THEATER It's a rare thing, really too rare, to find an audience eagerly erupting into political discussions between acts of a play. But that's what Little Brother inspires, and in an unaffected way, without pretension or unwelcome goading. It's too cool, confident, and contemporary for that. Read more »
THEATER The shows have been as varied and changeable as the weather this January in New York City, where the annual conference of the Association of Performing Arts Presenters (APAP) acts as catalyst for, by now, no less than four new-work festivals in the realms of theater, dance, and contemporary performance.
Near the beginning of the month, it got cold enough at night to make your nose hairs chime like little Christmas tree bells. "Every time you sneeze," a friend explained to me, "a whole shitload of angels get their wings."Read more »
YEAR IN THEATER With a grateful nod to former colleague Brad Rosenstein, we re-inaugurate a system of accolades and nah-ccolades celebrating some memorable highs and lows of the rapidly closing year in theater and performance.
THEATER The immigrant experience has some familiar familial dynamics across the board. Parents, for instance, can easily discover their Americanized children becoming embarrassed by the older generation's "foreign" ways. Un-hip parents are the bane of any child's existence, but dad walking around the mall in a gallibaya doesn't make it any easier (as hip as that may sound to you or me). Allegiances potentially strain much further, however, when the immigrant story gets entwined with a little narrative called the "war on terror."Read more »
GOLDIES An air of perspiration-inducing mystery attends an appearance by Philip Huang. Something in the playfully relaxed mien of this queer performance artist just whispers loose cannon. A notable short story writer who reinvented himself a few years ago with help from artist friend Khalil Sullivan, Huang now crops up in a variety of contexts — including a steadily expanding parade of YouTube high jinks — but is inclined to épater le bourgeois whatever the occasion. And when fired up he's got an edge like a rotary saw.Read more »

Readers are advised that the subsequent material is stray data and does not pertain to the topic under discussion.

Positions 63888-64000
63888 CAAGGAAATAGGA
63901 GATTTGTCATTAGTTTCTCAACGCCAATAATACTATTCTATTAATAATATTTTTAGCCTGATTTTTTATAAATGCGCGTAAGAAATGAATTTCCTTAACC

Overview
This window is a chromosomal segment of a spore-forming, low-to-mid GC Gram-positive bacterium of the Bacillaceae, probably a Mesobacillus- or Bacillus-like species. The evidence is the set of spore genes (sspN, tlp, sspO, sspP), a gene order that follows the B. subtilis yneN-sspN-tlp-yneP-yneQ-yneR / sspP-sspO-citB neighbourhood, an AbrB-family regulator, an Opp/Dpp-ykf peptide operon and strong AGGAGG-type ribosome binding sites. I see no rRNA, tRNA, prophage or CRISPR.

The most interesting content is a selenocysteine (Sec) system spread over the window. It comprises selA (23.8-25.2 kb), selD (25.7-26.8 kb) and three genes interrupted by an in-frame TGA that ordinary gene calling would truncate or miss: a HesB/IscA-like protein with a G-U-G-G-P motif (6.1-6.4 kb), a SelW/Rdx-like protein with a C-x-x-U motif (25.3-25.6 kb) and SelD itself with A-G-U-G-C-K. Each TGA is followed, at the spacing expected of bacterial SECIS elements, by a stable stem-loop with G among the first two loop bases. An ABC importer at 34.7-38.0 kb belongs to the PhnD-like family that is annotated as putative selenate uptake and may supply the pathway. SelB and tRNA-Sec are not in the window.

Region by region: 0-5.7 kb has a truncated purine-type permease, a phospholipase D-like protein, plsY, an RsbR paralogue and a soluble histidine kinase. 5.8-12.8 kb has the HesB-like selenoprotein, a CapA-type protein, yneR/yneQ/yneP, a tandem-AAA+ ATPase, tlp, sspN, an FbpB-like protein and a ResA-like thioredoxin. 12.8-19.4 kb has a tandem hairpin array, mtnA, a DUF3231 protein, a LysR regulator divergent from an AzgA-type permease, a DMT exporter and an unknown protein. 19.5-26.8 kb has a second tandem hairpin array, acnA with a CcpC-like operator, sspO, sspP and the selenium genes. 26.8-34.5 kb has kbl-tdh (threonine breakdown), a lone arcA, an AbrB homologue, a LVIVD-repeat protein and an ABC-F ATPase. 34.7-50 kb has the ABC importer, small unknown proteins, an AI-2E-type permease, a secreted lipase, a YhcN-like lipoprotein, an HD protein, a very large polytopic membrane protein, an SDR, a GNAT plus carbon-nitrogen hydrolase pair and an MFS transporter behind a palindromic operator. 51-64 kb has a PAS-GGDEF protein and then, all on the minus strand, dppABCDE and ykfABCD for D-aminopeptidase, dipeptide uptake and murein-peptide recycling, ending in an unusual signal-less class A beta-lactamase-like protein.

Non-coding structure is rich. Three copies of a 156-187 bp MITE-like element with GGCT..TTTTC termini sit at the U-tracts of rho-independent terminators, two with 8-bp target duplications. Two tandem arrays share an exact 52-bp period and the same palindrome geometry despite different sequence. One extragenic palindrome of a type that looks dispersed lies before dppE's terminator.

THEATER A single black armchair center stage and one big fat "Now" projected on the back wall signal our anticipation pretty neatly — of a famous opening line, of the famous actor about to utter it, and in the feeling that it is something more than a history play unfolding here, at this moment, in a city and country thoroughly and unprecedentedly "occupied" with political matters. A big, pungent production of Richard III? Yes, now sounds about right.Read more »
THEATER The company members onstage had started out just a couple of hours ago in literal harmony, joined in song. Now everyone appears spent, heated, and confused. They wonder what has happened to them. They wonder if they've lost their way; if their extraordinary effort and success over recent years has been worth anything. It's a moment of truth, fraught with personal and collective drama, overshadowed by desperate and tumultuous times. The Group Theatre, arguably the most influential theater in American history, is about to disband.Read more »
THEATER New plays are usually big selling points for theaters, and they have a certain pizzazz for audiences too, but their power to renew interest in theater is a different matter. The best play seen on a local stage so far this season is not a new play, as it happens, but an old one, with a big name attached and a Pulitzer in tow. But Edward Albee's A Delicate Balance (1966) reminds you why people go to the theater in the first place.Read more »